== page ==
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Va. officials adjust city budget to give 5% pay raise to first responders

Newport News officials proposed a pay raise and step plan to be more competitive with neighboring departments


FILE - Newport News Fire Department logo on the side of a truck.

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By Josh Janney
The Virginian-Pilot

NEWPORT NEWS, Va. — Newport News is adjusting the city’s proposed budget to give public safety workers a 5% pay raise in the next fiscal year and implement a step plan that officials say will make the city more competitive with surrounding localities and help retain employees.

Budget Director Lisa Cipriano said if implemented, the plan would make Newport News “a leader on the Peninsula” when it comes to compensating public safety employees.

The raises and step plan are estimated to cost around $5.1 million. The original budget proposal for the 2024-25 fiscal year included $2.6 million to increase public safety pay, but the proposed step plan is expected to cost the city an additional $2.5 million. To pay for it, the city will likely need to reduce its contributions to the Capital Improvement Plan.

In recent weeks, Newport News police and firefighters have advocated for the council to improve their pay. Many expressed concern that firefighters are overworked and underpaid and struggle with physical and mental exhaustion. Others said public safety workers may find employment elsewhere if the council does not act soon.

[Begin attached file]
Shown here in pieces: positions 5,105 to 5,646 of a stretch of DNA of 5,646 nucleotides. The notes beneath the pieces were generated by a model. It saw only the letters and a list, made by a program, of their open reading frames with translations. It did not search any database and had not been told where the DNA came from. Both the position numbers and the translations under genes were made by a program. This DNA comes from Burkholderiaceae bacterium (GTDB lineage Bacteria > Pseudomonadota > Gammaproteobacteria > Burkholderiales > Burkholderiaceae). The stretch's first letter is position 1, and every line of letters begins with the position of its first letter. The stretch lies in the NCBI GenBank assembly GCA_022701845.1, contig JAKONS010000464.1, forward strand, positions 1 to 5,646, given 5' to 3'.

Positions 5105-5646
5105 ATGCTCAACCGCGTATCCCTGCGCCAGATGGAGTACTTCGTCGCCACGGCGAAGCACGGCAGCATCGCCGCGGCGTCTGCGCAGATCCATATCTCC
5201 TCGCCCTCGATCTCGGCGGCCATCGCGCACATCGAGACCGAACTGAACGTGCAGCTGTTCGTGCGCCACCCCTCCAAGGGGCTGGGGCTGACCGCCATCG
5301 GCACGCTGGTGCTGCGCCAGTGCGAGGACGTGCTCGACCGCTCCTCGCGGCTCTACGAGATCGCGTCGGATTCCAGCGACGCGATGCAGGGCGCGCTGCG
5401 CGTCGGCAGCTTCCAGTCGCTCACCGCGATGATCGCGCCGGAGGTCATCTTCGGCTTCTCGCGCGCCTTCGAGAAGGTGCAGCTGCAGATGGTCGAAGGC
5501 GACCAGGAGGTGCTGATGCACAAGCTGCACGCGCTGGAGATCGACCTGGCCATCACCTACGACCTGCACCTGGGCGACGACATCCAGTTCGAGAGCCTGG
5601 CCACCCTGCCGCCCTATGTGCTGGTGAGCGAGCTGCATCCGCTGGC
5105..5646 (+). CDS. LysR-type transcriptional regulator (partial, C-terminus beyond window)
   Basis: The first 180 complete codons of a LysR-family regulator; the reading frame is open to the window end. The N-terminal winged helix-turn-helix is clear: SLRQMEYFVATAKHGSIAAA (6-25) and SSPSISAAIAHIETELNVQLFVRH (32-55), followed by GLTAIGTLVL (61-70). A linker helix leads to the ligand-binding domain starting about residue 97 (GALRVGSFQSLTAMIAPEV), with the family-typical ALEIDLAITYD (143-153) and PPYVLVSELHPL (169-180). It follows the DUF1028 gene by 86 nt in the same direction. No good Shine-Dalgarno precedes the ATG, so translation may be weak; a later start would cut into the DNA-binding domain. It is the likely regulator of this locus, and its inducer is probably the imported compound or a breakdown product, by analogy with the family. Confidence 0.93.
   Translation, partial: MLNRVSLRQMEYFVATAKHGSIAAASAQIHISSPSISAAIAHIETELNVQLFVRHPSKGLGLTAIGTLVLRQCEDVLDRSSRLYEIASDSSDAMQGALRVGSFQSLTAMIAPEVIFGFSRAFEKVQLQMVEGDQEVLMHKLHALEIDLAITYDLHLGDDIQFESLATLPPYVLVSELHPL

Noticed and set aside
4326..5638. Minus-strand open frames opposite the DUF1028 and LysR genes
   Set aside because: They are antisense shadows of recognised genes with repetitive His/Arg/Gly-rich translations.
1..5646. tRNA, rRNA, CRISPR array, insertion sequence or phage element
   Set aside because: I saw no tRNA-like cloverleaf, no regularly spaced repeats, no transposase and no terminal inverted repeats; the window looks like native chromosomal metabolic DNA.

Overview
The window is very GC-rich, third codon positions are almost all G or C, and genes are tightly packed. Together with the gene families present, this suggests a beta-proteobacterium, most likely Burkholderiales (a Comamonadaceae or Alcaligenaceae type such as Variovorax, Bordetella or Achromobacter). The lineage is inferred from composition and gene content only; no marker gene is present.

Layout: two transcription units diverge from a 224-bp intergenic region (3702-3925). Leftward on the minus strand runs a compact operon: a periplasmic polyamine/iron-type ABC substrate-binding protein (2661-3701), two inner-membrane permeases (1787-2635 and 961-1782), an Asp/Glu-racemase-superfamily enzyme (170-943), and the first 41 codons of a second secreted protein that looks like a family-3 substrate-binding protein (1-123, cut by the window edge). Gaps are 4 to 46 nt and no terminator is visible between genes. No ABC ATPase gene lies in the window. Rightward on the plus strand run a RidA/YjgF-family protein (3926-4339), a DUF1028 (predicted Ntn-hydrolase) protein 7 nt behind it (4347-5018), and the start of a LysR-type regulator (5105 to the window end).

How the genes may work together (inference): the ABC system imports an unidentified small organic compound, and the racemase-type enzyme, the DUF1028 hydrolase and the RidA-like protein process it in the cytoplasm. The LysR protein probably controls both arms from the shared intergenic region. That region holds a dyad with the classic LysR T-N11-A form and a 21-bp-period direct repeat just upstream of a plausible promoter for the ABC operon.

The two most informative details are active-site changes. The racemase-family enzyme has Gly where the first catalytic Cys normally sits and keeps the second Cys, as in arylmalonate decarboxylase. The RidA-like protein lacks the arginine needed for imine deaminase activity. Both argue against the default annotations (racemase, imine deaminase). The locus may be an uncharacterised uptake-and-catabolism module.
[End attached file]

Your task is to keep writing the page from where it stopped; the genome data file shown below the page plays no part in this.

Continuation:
“We believe the implementation of the public safety step-pay plan is crucial for ensuring the recruitment and retention of our dedicated public safety personnel,” Adrian Manning, president of the Newport News chapter of the International Association of Fire Fighters, said during a public hearing on the budget earlier this month.

Manning said compensation has not kept up with the cost of living or real estate prices, and employees cannot afford to live in the city in which they work. He said the new comprehensive step pay plan would incentivize experienced officers and firefighters to remain in the city, bolstering the expertise within the public safety departments and ultimately enhancing the safety of Newport News.

Matt Jerasa, who serves as the president of the Newport News chapter of the Virginia Police Benevolent Association, advocated for a pay scale increase and said that law enforcement in general struggles to retain, train and recruit qualified police officers.

Public safety worker retention has been a struggle across Hampton Roads in recent years. To address the issue, cities across the region have doled out hiring bonuses or implemented step increases — making it difficult for cities that do not increase pay to compete.

Hampton, for example, implemented a step plan for all sworn public safety officers in the current fiscal year. The plan provides a 2.5% pay differential for each year of service for the first 10 years of service and then every two years afterward.

Several Newport News council members expressed appreciation for public safety workers and said they would work on ensuring the city’s police and firefighters are well compensated and remain in the city.